Table of Contents
Abstract The abstract should summarize the project and major findings in a concise paragraph.
Introduction The introduction should frame the public health issue in a few concise paragraphs. It should end with a statement of purpose. The statement of purpose should be a clear and concise statement of the primary objective(s) of the work.
The literature review should cover the major relevant literature (or all of the literature if there are few relevant publications) in a clear, concise manner. It should end with a research question or questions. (25 professional journal articles cited)
Methods The methods section should explain, in a clear and organized fashion, how the project was conducted. The population under study should be clearly delineated, including the sampling frame, if appropriate, and sample sizes. The statistical methods and software used for analysis should be stated.
Results The results section should contain tables, charts and figures, as appropriate, to display study results. The major findings should be reported in the text, referring the reader to the appropriate tables, charts, and figures. Results should be reported clearly and logically, without discussion. If not an empirical work, the results should present the qualitative or literature based information on which the papers argument is based.
Discussion The discussion section should be a well-organized discussion of the major findings and should include comparison with previous studies and possible explanations for findings. The major limitations of the study and their possible effects on the study results should be presented. It should end with conclusions and recommendations. The conclusions/recommendations section should state the implications of the major findings and may include public health policy or suggestions as to how the finding informs a relevant public health policy issue.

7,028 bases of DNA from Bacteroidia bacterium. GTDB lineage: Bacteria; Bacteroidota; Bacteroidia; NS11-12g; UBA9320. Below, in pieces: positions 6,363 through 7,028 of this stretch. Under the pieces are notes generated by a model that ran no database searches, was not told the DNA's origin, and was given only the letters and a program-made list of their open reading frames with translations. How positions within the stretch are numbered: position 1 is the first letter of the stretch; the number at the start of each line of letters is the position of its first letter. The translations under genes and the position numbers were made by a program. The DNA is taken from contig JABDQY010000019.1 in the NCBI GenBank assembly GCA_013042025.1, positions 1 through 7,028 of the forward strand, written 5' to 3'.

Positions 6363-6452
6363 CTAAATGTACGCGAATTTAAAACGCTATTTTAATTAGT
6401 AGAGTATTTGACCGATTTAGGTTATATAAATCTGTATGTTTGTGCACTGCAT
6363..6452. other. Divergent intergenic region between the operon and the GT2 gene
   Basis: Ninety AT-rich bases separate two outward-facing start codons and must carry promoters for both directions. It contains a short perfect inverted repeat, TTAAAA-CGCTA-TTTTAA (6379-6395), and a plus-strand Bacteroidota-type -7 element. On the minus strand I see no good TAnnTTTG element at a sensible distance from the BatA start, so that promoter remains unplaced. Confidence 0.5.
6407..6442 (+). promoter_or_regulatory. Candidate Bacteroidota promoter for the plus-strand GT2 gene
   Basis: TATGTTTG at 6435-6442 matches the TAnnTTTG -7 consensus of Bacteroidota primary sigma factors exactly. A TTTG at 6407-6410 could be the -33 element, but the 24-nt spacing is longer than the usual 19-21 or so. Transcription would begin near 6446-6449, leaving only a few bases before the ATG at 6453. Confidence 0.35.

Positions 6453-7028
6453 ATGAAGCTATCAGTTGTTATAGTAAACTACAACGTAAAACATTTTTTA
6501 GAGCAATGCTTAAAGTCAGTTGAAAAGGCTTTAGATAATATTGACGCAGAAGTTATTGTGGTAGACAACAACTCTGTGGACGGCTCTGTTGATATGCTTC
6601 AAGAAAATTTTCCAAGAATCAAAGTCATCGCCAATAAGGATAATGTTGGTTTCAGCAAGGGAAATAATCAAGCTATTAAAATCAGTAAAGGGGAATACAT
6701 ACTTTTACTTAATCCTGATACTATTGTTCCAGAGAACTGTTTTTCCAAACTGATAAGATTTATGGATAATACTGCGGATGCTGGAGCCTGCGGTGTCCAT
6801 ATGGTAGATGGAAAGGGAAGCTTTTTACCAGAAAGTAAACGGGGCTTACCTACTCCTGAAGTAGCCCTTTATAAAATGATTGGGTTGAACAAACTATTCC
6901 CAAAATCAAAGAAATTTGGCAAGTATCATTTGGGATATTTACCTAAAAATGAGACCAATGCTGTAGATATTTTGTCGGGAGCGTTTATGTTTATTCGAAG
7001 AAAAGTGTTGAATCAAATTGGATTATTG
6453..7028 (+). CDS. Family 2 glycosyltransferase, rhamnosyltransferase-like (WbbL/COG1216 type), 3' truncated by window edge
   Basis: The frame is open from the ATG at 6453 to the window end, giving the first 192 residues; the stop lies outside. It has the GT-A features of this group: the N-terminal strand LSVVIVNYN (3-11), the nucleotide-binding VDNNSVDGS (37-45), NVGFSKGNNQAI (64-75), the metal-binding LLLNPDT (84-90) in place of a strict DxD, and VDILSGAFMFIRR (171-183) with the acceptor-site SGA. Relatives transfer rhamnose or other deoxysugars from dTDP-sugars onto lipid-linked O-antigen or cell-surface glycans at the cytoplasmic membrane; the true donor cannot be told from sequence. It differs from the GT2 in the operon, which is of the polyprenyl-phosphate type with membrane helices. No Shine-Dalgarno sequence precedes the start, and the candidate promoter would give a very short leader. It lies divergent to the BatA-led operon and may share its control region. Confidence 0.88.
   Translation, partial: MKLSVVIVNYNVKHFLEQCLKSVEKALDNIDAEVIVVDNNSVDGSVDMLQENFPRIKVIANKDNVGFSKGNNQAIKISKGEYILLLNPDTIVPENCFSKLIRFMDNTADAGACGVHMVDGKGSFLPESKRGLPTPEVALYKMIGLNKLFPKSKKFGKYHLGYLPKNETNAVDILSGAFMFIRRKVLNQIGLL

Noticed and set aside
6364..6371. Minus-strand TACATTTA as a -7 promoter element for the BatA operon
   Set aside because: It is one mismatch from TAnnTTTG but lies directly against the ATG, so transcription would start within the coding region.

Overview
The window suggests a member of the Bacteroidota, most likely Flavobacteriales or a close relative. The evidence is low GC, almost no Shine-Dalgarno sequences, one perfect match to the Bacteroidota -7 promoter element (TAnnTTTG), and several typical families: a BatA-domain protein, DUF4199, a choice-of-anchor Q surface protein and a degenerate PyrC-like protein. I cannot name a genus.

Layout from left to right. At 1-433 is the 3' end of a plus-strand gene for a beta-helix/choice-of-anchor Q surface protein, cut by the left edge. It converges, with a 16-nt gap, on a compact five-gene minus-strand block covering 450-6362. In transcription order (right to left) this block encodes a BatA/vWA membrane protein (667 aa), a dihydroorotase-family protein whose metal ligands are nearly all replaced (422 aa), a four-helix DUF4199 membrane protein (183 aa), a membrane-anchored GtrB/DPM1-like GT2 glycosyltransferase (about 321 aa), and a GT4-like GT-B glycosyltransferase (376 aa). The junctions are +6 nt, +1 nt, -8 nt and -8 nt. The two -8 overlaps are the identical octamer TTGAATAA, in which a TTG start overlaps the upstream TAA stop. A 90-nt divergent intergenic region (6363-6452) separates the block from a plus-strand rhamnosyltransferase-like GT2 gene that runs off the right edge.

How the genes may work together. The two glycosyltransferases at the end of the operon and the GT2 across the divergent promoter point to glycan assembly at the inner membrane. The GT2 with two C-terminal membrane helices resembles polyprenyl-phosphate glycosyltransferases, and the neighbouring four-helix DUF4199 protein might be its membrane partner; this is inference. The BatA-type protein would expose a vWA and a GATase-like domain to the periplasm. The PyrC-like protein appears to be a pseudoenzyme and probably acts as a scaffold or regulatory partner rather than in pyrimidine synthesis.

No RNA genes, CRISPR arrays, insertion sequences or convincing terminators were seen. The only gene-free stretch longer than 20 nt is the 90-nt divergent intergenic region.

Appendices including study tools.
 The written assignment should be word processed, be double-spaced and have one inch on top, bottom, left, and right margins. All assignments must be free of spelling, grammatical and typographic errors before they are submitted.
[a] It should have section headings, where appropriate, printed in bold.
[b] It should have page numbers on each page except the first page. The page numbers should be in the upper right corner.
[c] The assignments should be printed in a 12 character per inch font.
[d] There should be double spacing between paragraphs and after a heading.
[e] Papers must be delivered into the course shell drop box.
 References should be listed on the last pages. There should be a one-to-one correspondence of in-text citations and references.
 Preliminary drafts should be submitted to allow ample time for critique by the professor. Project reports are typically at least 25 pages long, not including appendices. A final original copy of your completed project will be kept in the Community Health Department office.
 Students written work should demonstrate mastery of public health terms, theories and concepts. All statements should be based on evidence and clearly referenced.
 The written assignments and the feedback students receive from the instructor are designed to advance the cause of critical thinking and writing. Students are expected to revise written assignments based on instructors comments.
 Any source the student uses in the composition of the assignments/papers must be cited fully and accurately. The University describes Academic Dishonesty on page 49 of the 2015 general catalog. Any failure (whether accidental and/or intentional) to follow the standards of scholarly accuracy constitutes dishonesty and will result in a mark of U for this course.
 Students are advised to study the style of research articles from major peer-review journals, such as the American Journal of Public Health, American Journal of Epidemiology, and the New England Journal of Medicine to review examples of methods, results, and discussion sections and to obtain ideas for the formatting of data tables.
 The MPH capstone is the work of a future public health professional; therefore it should be professional in all aspects. The thesis should be written for a public health audience that includes one or more of the following: researchers, policymakers, program directors, healthcare and other service providers, epidemiologists, intervention developers, and/or program evaluates. It should be methodologically rigorous, but addressed to a broad public health audience.